How AI Is Making Prediction More Precise — And What That Means for Risk and Human Behavior


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In their new book, WorldQuant’s Igor Tulchinsky and Christopher E. Mason explore how predictive technology is reshaping everything from markets to medicine.

In the Age of Prediction, Algorithms, AI, and the Shifting Shadows of Risk, Tulchinsky, founder of quantitative hedge fund WorldQuant, and Mason, a geneticist and computational biologist, jointly question how the evolution of artificial intelligence, data, and prediction will play out in finance, medicine, crime fighting, elections and other disparate areas — and where complex solutions and problems overlap. In an excerpt from Chapter 3, appropriately called the Quantasaurus, Tulchinsky and Mason, director of the WorldQuant Initiative for Quantitative Prediction, write that the exponential growth in data will be required to keep prediction improving in the markets and in the immune system. But finance and medicine, to take just two sectors as examples, have very different data sets, limitations — and stakes.

Excerpted from Chapter 3, The Quantasaurus

In 1995, Igor took a job as a portfolio manager at a New York City hedge fund firm. At the time, mathematically sophisticated, academically trained professionals were popping up on Wall Street, and “quant finance” was emerging. Though markets often appeared to be chaotic, research was turning up persistent regularities. Some were stronger and more persistent than others. Igor built his first algorithm and over the next decade evolved his own set of ideas about the most effective way to use his “alphas” to try to predict prices. Much of this work involved scaling up the number of alphas into what he began to call an “alpha factory.” In 2007, he formed his own firm, WorldQuant.

Just as our immune system keeps learning about evolving microbes, Igor recognized a similar reality of market regularities: no regularity lasts forever, so there’s a constant need for new alphas to identify new market signals derived from new data sets and new insights. Over time, he developed what he calls “tenets of prediction,” which laid out a kind of mathematical circularity among models, data, and predictive accuracy. He found that with his strategy the accuracy of models tended to rise logarithmically with the number of algorithmic models, so 100 times more models produce, in theory, 10 times better predictions.

WorldQuant is in the business of trying to predict stock prices and market trends. Every model or formula attempts to predict returns based on a very specific piece of information or a very specific way of looking at a piece of information. For example, WorldQuant has several hundred thousand alphas built on relatively simple and publicly available price and volume information. One alpha may look at five-day returns, another at one-day returns, yet another at returns relative to similar stocks. Each different way of looking at data yields a slightly different prediction, which, in turn, interacts with other predictions. Broadly speaking, if combined predictions are uncorrelated, Igor concluded that they increase their power with the square root of the number of predictions. If they are correlated, the increase is less steep, typically following a logarithmic improvement for each new alpha. (The shorthand of logarithms is an essential tool in dealing with exponential growth.) But if you combine an exponential number of logarithmic improvements, you get a linear improvement with the logarithm of alpha quantity. That’s why Igor believes it is an advantage to have millions of alphas. These alphas can reveal a signal that is much stronger than any of the component signals, which cannot be described by a simple formula.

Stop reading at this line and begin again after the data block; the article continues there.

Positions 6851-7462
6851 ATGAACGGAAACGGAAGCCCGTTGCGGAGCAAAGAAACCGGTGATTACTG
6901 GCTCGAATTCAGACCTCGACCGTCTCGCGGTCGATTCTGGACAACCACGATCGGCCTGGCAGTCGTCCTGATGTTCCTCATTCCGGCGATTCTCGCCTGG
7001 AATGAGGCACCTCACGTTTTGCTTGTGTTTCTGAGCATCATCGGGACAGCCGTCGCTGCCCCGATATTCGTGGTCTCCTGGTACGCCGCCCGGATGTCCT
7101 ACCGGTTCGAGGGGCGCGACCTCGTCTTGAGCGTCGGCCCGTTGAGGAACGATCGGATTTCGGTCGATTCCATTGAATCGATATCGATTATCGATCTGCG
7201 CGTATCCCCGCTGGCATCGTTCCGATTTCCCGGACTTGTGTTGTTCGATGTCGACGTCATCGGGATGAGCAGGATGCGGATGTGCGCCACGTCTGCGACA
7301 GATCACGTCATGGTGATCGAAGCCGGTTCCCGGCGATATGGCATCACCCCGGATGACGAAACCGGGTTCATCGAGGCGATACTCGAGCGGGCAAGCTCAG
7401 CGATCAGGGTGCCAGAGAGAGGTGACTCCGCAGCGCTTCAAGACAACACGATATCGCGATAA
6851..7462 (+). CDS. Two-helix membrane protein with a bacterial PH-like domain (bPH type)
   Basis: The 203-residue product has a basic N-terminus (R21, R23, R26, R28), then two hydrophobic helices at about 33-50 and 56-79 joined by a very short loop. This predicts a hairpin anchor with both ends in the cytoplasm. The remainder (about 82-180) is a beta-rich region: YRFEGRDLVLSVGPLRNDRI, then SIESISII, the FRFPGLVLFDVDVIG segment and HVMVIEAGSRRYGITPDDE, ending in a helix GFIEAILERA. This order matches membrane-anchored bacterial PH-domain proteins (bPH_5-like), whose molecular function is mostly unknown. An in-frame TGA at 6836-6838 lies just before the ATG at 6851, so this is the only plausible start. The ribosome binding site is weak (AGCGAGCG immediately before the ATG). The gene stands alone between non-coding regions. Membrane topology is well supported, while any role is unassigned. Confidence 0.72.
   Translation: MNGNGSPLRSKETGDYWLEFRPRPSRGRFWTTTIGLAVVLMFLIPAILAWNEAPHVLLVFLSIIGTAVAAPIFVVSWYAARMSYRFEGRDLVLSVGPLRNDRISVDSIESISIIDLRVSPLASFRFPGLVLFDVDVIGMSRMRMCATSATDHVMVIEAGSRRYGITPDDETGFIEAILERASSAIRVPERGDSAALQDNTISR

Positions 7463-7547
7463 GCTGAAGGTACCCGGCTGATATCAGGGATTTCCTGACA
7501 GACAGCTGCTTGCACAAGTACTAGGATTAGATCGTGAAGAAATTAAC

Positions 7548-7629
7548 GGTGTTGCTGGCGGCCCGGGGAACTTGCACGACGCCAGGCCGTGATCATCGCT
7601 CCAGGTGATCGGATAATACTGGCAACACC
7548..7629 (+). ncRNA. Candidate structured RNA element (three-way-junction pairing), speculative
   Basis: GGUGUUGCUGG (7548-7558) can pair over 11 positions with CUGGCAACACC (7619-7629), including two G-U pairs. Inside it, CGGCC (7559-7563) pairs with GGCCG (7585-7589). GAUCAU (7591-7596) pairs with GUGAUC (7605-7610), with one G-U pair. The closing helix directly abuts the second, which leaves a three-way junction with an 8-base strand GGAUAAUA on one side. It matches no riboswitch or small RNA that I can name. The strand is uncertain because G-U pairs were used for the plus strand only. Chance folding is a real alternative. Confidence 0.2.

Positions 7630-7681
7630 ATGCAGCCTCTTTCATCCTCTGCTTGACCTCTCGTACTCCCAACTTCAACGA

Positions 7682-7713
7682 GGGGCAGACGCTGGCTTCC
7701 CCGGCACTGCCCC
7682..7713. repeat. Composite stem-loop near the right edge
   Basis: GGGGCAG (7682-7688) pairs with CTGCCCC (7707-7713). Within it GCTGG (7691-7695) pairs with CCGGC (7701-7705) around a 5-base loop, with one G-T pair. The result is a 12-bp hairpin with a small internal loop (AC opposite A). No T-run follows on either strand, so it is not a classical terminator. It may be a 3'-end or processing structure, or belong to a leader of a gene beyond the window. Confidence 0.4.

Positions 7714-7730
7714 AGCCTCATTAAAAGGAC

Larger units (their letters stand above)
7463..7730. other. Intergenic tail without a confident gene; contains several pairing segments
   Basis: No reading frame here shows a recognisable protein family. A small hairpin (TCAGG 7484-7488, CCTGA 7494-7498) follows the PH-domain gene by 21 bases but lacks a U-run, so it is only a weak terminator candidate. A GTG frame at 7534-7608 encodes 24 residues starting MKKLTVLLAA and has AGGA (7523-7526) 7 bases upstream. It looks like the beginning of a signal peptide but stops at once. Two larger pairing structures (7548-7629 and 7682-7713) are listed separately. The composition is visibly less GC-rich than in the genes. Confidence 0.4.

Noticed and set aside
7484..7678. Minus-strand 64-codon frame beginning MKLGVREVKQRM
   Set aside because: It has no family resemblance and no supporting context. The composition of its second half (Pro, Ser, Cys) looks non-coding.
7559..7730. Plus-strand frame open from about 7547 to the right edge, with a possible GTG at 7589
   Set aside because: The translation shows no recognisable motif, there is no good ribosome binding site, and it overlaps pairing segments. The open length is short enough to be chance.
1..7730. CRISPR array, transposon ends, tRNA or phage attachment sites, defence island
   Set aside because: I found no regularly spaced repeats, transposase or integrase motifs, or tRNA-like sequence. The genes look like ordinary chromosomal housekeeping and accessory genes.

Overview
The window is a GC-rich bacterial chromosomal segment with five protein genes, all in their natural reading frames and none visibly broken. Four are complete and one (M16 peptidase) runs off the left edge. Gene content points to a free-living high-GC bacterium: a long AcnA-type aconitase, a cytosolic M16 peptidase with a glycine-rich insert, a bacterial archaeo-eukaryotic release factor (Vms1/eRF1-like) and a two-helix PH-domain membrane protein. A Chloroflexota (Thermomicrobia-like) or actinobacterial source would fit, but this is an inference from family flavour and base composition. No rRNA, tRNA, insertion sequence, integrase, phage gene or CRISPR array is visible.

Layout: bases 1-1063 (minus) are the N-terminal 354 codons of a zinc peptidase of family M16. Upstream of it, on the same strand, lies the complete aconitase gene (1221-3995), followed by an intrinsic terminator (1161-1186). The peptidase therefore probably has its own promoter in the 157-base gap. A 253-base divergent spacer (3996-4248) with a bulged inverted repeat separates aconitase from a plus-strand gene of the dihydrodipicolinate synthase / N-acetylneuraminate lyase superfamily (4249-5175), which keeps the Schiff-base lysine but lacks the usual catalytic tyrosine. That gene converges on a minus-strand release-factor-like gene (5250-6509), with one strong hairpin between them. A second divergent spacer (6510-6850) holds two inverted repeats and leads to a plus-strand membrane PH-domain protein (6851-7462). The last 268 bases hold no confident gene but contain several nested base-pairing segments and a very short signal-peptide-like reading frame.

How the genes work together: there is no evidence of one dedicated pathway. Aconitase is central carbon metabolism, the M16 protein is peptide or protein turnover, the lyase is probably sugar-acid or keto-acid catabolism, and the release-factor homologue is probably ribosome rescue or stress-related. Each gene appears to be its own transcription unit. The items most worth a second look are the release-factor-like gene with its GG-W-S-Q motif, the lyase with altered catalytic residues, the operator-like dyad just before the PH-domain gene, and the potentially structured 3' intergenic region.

This is a complex endeavor in practice. To predict something based on different data, you can mix the data and then try to predict, or you can make predictions based on each alpha derived from each data set. The latter is much simpler, especially at scale with thousands of data sets and millions of predictions. It’s not the amount of data but the number of quality models built from the data that ultimately drives prediction in a strategy like WorldQuant’s. But the raw number of models is proportional to the number of useful fields in any given data set. This prediction strength is proportional to the logarithm of the volume of quality data, which explains why exponential growth in data is required to keep prediction improving linearly. Quantity is necessary to win the prediction war in the markets, in the immune system, and in any predictive system.

But this begs the question, why do signals come and go? First, markets are fluid and prone to continual and often random change. That fluidity isn’t just a metaphor. Quants borrow a term from physics that describes a turbulent, nonlinear flow—stochastic, which means the flow is somewhat random and therefore can only be analyzed statistically. Markets are clearly nonlinear, and prediction is almost never a black-and-white binary choice, but rather a probability. Second, profitable strategies attract imitators, which may flatten out that probability and the associated profits—a remorseless process in financial markets known as arbitrage. This is why Igor uses the metaphor of a “prediction war” and why getting data is effectively an arms race.

That arbitrage often comes from rivals. Few really good ideas go unnoticed, and if enough professional traders, ceaselessly hunting for mispricings, show up at the same place at the same time, a strong signal will get smothered and leave everyone disappointed, like when everyone goes to the same good restaurant at the same time. More subtly, an organization can find itself inadvertently moving in sync, like sheep in a flock blithely heading over a cliff. Algorithms may contain internal biases in approach that their developers never recognize. A bias can create inadvertent correlations in seemingly diverse strategies, spawning a crowded trade; if such unconscious herding is large enough, it can result in serious losses that spill throughout the market and into the larger economy. The result is that specific strategies suddenly cease to generate profits or that entire markets suddenly decline. These biases are psychologically difficult to recognize or eliminate, and they may be deepened by the overconfidence that you are beyond bias.

Idea Arbitrage